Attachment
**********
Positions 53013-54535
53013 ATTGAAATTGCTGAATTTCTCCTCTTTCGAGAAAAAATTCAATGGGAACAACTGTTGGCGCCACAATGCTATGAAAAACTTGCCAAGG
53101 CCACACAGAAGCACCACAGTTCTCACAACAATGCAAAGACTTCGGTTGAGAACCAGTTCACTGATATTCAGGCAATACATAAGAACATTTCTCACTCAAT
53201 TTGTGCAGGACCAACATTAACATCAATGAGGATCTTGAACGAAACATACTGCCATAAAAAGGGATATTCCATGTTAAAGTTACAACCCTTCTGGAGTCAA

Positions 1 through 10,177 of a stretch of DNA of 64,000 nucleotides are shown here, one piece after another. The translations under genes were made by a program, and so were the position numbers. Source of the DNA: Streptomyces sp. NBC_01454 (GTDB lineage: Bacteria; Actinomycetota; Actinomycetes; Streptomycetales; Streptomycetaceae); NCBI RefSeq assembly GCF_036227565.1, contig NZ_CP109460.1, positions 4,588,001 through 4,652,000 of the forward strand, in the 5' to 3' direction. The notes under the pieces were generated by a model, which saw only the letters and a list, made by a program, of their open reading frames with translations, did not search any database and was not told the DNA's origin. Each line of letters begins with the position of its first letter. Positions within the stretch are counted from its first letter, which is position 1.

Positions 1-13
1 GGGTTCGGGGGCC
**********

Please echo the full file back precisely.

Positions 53013-54535
53013 ATTGAAATTGCTGAATTTCTCCTCTTTCGAGAAAAAATTCAATGGGAACAACTGTTGGCGCCACAATGCTATGAAAAACTTGCCAAGG
53101 CCACACAGAAGCACCACAGTTCTCACAACAATGCAAAGACTTCGGTTGAGAACCAGTTCACTGATATTCAGGCAATACATAAGAACATTTCTCACTCAAT
53201 TTGTGCAGGACCAACATTAACATCAATGAGGATCTTGAACGAAACATACTGCCATAAAAAGGGATATTCCATGTTAAAGTTACAACCCTTCTGGAGTCAA

Positions 1 through 10,177 of a stretch of DNA of 64,000 nucleotides are shown here, one piece after another. The translations under genes were made by a program, and so were the position numbers. Source of the DNA: Streptomyces sp. NBC_01454 (GTDB lineage: Bacteria; Actinomycetota; Actinomycetes; Streptomycetales; Streptomycetaceae); NCBI RefSeq assembly GCF_036227565.1, contig NZ_CP109460.1, positions 4,588,001 through 4,652,000 of the forward strand, in the 5' to 3' direction. The notes under the pieces were generated by a model, which saw only the letters and a list, made by a program, of their open reading frames with translations, did not search any database and was not told the DNA's origin. Each line of letters begins with the position of its first letter. Positions within the stretch are counted from its first letter, which is position 1.

Positions 1-13
1 GGGTTCGGGGGCC